Words and Wings: our children need both.

You tell yourself at first that this can’t be for real.  That you are imagining things, that the black-dog burden you’ve lugged about for years is just a shadow, that the snapping you think you hear, the teeth you think you feel, are just memory. A learned thing that’s imprinted on your mind. You are branded by it. It’s like a scar. Run your finger across the skin of your life, and you’re bound to feel its raised soreness from time to time. You tell yourself that mental illness is not hereditary because well, you have to, don’t you? 

And then you scold yourself for being melodramatic. You are cross with yourself for slapping a label carelessly. You don’t want to be that person. That mother. You don’t want to reach for reasons.   You have had this discussion with doctors in the past – mental illness, designer disorder; everybody wants an excuse.

But it niggles and it gnaws and you can’t escape the feeling that something’s wrong. Like when you think somebody’s following you and you keep turning around to look. There is a chill at your back. You are sure you saw something, heard something. But you can’t be certain. So you pretend you didn’t and you put your head down and you quicken your step and you hope it’ll go away.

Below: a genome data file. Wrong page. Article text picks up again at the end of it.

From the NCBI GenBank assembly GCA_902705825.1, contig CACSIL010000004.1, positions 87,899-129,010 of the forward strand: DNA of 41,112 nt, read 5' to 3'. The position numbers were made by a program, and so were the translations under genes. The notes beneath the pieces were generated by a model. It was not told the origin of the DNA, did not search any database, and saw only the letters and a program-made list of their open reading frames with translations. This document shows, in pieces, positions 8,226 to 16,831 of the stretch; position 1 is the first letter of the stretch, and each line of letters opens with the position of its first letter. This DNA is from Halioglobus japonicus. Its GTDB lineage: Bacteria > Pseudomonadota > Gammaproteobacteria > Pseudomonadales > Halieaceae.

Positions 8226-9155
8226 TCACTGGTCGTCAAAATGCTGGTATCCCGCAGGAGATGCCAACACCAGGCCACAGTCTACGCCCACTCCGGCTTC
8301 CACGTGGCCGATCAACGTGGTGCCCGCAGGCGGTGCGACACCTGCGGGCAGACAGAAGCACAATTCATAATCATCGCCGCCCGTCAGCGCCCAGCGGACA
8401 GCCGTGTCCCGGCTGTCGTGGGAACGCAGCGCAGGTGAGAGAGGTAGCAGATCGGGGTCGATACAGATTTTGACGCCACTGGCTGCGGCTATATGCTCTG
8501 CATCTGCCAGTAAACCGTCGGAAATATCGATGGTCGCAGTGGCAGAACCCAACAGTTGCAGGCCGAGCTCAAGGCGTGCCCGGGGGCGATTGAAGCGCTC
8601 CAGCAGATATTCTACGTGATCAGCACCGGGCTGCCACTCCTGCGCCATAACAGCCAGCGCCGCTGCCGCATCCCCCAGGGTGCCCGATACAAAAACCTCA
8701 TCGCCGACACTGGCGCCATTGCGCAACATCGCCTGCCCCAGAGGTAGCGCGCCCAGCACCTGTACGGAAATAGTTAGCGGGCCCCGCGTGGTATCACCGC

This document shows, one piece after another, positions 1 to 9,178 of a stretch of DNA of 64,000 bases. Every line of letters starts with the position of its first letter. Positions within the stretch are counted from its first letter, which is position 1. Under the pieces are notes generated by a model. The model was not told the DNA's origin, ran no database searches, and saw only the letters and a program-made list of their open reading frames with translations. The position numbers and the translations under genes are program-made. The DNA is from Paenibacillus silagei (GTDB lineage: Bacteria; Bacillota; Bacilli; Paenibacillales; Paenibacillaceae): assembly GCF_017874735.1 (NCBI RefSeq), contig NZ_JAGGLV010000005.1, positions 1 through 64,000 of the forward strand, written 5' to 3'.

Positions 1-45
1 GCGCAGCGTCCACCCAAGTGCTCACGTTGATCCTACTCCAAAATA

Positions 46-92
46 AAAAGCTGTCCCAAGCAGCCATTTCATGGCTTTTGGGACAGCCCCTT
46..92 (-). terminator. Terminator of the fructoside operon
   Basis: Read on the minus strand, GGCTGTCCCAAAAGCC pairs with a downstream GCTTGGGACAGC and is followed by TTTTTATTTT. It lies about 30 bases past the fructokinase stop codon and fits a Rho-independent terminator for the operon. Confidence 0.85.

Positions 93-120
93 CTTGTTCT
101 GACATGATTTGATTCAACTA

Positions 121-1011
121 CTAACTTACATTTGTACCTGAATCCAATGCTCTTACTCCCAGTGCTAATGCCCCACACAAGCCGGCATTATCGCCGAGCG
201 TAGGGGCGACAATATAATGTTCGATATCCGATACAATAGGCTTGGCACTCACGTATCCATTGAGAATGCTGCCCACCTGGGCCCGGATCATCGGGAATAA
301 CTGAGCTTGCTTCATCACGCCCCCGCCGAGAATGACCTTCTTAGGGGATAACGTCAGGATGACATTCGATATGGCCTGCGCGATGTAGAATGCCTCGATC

But when mental illness looms large and real, it doesn’t matter how deep you dig yourself into sand, how fast you walk, how much you tell yourself it’s imagination, it’ll stick a leg out and trip you up anyway.

And it’s so much worse when it’s your daughter that’s sick and not your mum.

It’s worse because you’ve fashioned this child, you’ve shaped her. You’ve birthed her, you moulded her and brought her into this world, Brought her up in this world. You cast her life about her. If bits don’t fit, it’s your fault.  It must be. 

And it is much worse to witness a child in pain than a parent.  Much.

When Hat crashed, I cannot tell you that I was surprised. I had witnessed parts of her coming adrift for weeks. Months. I could hear it in her voice, distracted, like a track that kept jumping. I could hear the cracks. I could see it in her face; she sat opposite me at breakfast a million miles away. She curled up tight on her bed, like a comma, an hiatus in her life. She’s stopping reaching up, reaching out and the only thing I am thankful for is that when she fell, I was there to break that fall.  Catch her. She sat, taller than me, 21, in my lap, curled again and she came undone in tears and words that snagged on emotion so that they were hard to piece together.  

But in that unravelling,  I began to understand a little of her enormous, invisible pain.

And I understood a little more when we sat in the psychs’s office in the same London hospital I’d taken mum to years before. Hat and I sat there on a hot Indian summer evening. Mum and I had sat there on a brittle March afternoon. My palms were damp with fear both times.

But I have never understood from the experts as much as I have grown to understand from Hat as  she began to piece herself gently together, as she collected her story and knitted it neatly up with eloquence – in words I understood.  And patience; she has been so patient with at our clumsy efforts to comprehend. With our questions.